The third initiative is a package of non-economic regulatory relief items. "These are things that don't cost anything but could make us more efficient," Black-Kurek said. The items in the package range from a tub/shower amendment that would eliminate the Ohio Department of Health's requirement that all newly built resident rooms contain a tub or shower to a discharge amendment that addresses the difficult issue of discharging residents for non-payment.

The QIS in Ohio

Ohio is one of the first states to implement the new Quality Indicator Survey, or QIS. According to Black-Kurek, many facilities in Ohio have transitioned to the QIS, but some are still seeing the traditional survey. "It's really been a function of how many teams the state has been able to get trained," Black-Kurek said. Since funding has been cut back, Black-Kurek is unsure of when all of the state's teams will be trained.

When the Centers for Medicare & Medicaid Services (CMS) began developing the QIS, the agency's two biggest goals were to make the survey process more objective as well as more resident-focused. Black-Kurek feels that the QIS is accomplishing those goals. "They'll never be able to completely take subjectivity out of the survey process, but the QIS does make the areas they look at more objective," she said. "The resident interviews are making the process more resident-focused as well."

Even though it's fulfilling its goals, Black-Kurek acknowledges that getting used to the QIS is will take some time. She's heard that some facilities are unsettled by the fact that they're not receiving feedback at the end of each day of the survey. "They feel like they don't have as much control of the survey process because they don't have that feedback every day," she said. "It seems like by the time the surveyors talk to you, they've already decided to cite you on something."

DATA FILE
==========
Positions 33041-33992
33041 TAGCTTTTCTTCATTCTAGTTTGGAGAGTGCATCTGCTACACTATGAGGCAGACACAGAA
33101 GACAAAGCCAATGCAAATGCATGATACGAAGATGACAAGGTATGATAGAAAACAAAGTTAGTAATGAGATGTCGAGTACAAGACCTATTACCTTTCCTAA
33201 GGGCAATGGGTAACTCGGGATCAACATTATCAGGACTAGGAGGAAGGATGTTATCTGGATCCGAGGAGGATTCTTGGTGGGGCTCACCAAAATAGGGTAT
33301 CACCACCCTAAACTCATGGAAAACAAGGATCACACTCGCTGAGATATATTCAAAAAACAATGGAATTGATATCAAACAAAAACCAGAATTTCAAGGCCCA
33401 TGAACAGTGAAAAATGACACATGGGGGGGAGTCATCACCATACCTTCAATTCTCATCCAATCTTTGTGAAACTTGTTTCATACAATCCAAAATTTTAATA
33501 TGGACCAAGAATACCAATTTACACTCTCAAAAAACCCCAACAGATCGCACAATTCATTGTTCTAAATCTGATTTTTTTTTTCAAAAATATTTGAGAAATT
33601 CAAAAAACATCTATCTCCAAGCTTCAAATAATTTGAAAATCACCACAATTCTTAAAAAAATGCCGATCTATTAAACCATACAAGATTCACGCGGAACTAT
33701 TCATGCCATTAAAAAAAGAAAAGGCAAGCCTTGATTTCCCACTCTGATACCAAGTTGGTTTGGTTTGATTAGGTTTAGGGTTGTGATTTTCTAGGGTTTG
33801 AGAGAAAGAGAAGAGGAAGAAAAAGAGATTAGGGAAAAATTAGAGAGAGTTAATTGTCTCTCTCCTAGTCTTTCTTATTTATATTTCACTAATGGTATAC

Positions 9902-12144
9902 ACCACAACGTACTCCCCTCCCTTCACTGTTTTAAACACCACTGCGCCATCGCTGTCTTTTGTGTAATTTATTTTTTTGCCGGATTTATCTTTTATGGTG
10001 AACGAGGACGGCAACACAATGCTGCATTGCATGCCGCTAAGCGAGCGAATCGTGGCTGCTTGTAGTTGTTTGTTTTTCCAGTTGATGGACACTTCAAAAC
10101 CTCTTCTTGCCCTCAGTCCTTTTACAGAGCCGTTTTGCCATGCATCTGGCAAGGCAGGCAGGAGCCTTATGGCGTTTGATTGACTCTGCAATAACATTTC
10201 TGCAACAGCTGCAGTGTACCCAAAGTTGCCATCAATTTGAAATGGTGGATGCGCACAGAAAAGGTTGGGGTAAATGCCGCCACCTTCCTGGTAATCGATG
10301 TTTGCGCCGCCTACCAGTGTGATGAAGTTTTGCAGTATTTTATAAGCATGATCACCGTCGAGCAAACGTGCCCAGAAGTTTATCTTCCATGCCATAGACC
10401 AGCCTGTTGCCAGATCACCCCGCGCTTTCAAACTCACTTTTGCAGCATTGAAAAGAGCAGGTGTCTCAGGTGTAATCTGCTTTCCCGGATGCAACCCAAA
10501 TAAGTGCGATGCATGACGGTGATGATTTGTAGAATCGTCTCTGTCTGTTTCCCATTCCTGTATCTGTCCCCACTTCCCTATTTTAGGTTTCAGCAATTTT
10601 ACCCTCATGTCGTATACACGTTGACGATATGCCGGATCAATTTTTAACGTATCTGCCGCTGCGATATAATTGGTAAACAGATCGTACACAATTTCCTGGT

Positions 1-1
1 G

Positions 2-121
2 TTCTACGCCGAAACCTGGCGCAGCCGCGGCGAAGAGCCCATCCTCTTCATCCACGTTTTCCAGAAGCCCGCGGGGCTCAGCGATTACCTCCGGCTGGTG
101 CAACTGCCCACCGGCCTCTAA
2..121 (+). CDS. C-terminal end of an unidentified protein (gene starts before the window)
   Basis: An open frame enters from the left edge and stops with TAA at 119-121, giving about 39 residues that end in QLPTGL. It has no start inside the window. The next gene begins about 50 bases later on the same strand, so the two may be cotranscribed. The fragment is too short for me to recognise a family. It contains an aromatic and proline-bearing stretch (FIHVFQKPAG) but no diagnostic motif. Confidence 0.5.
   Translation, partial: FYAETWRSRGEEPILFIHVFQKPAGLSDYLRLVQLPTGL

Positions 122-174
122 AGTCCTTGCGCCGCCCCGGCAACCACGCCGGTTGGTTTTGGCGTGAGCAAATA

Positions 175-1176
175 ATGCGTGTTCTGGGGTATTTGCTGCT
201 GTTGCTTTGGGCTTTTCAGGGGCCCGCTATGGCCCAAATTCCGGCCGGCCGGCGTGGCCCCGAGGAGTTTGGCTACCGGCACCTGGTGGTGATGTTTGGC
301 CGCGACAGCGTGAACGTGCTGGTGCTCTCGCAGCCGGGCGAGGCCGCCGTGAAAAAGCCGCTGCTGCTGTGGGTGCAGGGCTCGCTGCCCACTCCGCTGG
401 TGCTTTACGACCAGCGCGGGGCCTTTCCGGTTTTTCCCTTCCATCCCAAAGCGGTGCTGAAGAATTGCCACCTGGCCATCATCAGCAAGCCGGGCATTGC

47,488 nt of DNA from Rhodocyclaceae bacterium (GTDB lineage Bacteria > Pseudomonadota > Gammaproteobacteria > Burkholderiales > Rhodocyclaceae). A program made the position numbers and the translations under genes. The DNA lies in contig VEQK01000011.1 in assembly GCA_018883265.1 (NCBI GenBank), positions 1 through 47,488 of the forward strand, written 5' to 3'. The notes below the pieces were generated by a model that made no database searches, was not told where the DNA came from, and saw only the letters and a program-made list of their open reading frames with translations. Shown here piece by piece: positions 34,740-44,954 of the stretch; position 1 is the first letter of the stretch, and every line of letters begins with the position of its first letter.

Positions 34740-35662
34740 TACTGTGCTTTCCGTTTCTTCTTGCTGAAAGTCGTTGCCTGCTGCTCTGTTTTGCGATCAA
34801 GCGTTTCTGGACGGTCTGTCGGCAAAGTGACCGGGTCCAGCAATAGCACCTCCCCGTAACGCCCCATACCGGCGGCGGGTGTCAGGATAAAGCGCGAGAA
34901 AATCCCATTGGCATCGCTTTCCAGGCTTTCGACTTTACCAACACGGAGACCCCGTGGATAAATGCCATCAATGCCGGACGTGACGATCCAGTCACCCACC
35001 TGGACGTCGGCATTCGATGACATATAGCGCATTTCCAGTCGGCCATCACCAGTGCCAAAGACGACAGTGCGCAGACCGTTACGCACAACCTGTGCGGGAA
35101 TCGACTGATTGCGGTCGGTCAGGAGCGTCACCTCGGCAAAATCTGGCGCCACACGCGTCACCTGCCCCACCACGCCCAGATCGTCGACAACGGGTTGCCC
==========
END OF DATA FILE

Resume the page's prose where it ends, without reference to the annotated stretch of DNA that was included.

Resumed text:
Black-Kurek predicts that facilities will become more comfortable with the QIS process after they've gotten through their first one. That said, she has suggestions on how facilities can ensure that they're survey-ready year round.

"Do a mock QIS survey, just like you did mock surveys before," she said. "It's very helpful to ask residents to answer the resident interview questions ahead of time." She recommends having CNAs ask residents the questions because residents might be more likely to open up to an aide than an administrator.

She also recommends that smaller facilities recognize that the QIS is going to affect them differently than the traditional survey did. Since surveyors will be talking to a set number of residents, it is possible that they will speak to every resident at smaller facilities.

Overall, adjusting to the QIS is "just going to take practice," Black-Kurek said.

Advocating for Ohio

As OHCA's president, Black-Kurek is continuously lobbying for changes that will improve care and trim facility costs. That's not an easy task, given that long-term care took a $186 million cut in the last state budget.

"For the last budget, the state was facing a shortfall of between $3 billion and $4 billion," Black-Kurek said. "For the next budget, that figure is going to be around $8 billion. We're looking at how we can deal with that. The legislators are going to have their hands full trying to get a balanced budget."

Throughout her term as OHCA's president, Black-Kurek plans to continue the organization's longstanding dedication to education and advocacy in order to aid Ohio's long-term care facilities and the residents they serve. It's a role she seems born to play.

"I've never been one to sit back and let others take care of things," she said. "I've always been active in lobbying and finding solutions."